Chandler, AZ (WorkersCompensation.com) – An employee may seek reasonable accommodations after providing records of a medical diagnosis. But does a diagnosis alone mean he’s entitled to accommodations?
A federal District Court in Arizona recently addressed that issue in determining whether a software engineer who suffered from leg swelling and an overabundance of red blood cells could put his feet on his desk as a reasonable accommodation.
The senior software engineer suffered from edema in his legs, high blood pressure, intermittent fluid retention, and polycythemia vera, a medical condition where the body produces too many red blood cells.
The engineer often rested his feet up on his desk to relieve certain of his symptoms. A colleague complained that putting his feet on his desk was unprofessional.
The engineer emailed a company physician informing her that he had been diagnosed with polycythemia vera and high blood pressure and asking that he be allowed “to elevate his feet at work as needed to keep his symptoms to a minimum.”
The engineer’s physician submitted requested medical documents indicating that the engineer suffered from polycythemia vera and flushing. However, according to the company’s doctor, the reports stated that the engineer was asymptomatic and was able to carry on all his pre-disease work activities without restriction.
Based on the records, the company’s physician denied the engineer’s accommodation request.
The engineer sued, alleging that the company failed to provide him a reasonable accommodation under the ADA.
To establish an ADA discrimination claim, a plaintiff must show that 1) he has a disability under the ADA; 2) he is a qualified individual, in that he can perform the essential functions of his job; and 3) the employer failed to provide a requested reasonable accommodation, failed to engage in an interactive process to identify a possible reasonable accommodation, or terminated him because of the disability.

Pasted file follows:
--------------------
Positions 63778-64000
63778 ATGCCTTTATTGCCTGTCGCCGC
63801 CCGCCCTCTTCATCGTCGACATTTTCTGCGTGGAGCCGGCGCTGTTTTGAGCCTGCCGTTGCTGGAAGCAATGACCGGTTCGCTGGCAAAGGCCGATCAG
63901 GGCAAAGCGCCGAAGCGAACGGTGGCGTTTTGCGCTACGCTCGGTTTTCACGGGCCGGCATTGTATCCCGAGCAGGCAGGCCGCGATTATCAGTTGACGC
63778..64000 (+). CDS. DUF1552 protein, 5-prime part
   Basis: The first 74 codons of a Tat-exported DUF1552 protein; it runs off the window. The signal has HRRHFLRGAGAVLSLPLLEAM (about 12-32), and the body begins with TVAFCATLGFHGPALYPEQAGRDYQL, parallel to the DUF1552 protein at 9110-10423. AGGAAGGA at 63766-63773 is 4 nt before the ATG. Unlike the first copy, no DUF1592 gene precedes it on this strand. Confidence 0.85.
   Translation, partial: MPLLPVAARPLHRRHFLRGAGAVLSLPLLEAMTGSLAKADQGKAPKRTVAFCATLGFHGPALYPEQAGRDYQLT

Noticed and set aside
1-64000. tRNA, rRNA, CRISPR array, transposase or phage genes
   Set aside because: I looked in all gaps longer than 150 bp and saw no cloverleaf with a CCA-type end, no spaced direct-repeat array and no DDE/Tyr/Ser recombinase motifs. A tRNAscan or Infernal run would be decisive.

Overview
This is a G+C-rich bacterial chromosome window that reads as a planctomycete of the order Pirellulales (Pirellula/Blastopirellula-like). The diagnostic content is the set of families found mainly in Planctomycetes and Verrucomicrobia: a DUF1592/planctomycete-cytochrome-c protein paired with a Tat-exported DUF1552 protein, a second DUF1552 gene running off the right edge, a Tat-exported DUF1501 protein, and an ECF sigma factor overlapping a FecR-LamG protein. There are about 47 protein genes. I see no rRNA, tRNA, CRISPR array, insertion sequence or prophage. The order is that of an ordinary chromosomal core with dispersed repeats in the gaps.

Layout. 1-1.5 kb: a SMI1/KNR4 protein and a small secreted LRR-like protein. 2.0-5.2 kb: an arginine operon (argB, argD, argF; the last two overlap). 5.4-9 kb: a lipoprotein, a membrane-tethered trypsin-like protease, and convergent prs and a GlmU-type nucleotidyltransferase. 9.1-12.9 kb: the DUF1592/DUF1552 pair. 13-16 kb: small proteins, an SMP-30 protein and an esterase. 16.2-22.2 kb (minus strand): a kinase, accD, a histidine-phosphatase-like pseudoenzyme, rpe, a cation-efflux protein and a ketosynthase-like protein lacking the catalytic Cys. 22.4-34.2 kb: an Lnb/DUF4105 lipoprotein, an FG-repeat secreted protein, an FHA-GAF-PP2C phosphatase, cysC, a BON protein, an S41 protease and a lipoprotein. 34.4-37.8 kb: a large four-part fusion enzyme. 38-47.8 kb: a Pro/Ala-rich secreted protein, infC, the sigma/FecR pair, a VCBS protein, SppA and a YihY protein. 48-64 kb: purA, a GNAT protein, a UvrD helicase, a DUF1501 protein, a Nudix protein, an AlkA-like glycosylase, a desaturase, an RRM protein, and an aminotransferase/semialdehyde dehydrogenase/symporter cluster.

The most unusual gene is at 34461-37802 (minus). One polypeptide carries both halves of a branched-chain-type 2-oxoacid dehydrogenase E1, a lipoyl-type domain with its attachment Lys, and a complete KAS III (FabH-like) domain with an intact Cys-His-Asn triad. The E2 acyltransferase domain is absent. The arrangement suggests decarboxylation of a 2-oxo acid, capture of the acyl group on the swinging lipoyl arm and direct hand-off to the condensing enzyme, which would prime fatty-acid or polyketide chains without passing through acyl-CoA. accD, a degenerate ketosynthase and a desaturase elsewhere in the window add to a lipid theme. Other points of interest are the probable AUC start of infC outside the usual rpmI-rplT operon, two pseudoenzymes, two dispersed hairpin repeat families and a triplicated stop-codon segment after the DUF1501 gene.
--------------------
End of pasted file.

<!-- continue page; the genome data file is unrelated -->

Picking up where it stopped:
Did the engineer establish an ADA claim?
A. Yes. He provided medical evidence that he suffered from multiple health conditions that affected him at work.
B. No. The engineer never explained how the condition affected a major life activity.
If you picked B, you agreed with the court in Vinson v. General Motors, No. CV-20-01077-PHX-SMB (D. Ariz. 05/16/22), which held that the engineer didn’t show that he had a disability within the meaning of the ADA.
The court observed that an individual has disability under the ADA if he has a physical or mental impairment that substantially limits one or more major life activities. Those activities include completing manual tasks, walking, standing, working, and major bodily functions, such as normal cell growth.
However, in this case, the court reasoned, the engineer failed to show he had a condition that substantially limited a major life activity. Moreover, the court observed, the engineer didn’t specifically identify an alleged disability when he responded to the company’s motion for summary judgment. The court observed that his arguments all related swelling in his legs, while the medical records pointed to other diagnoses. However, neither the engineer nor any of the records identified which major life activities were at issue.
Because the engineer failed to establish that he had a disability, the court granted the district’s motion for summary judgment.
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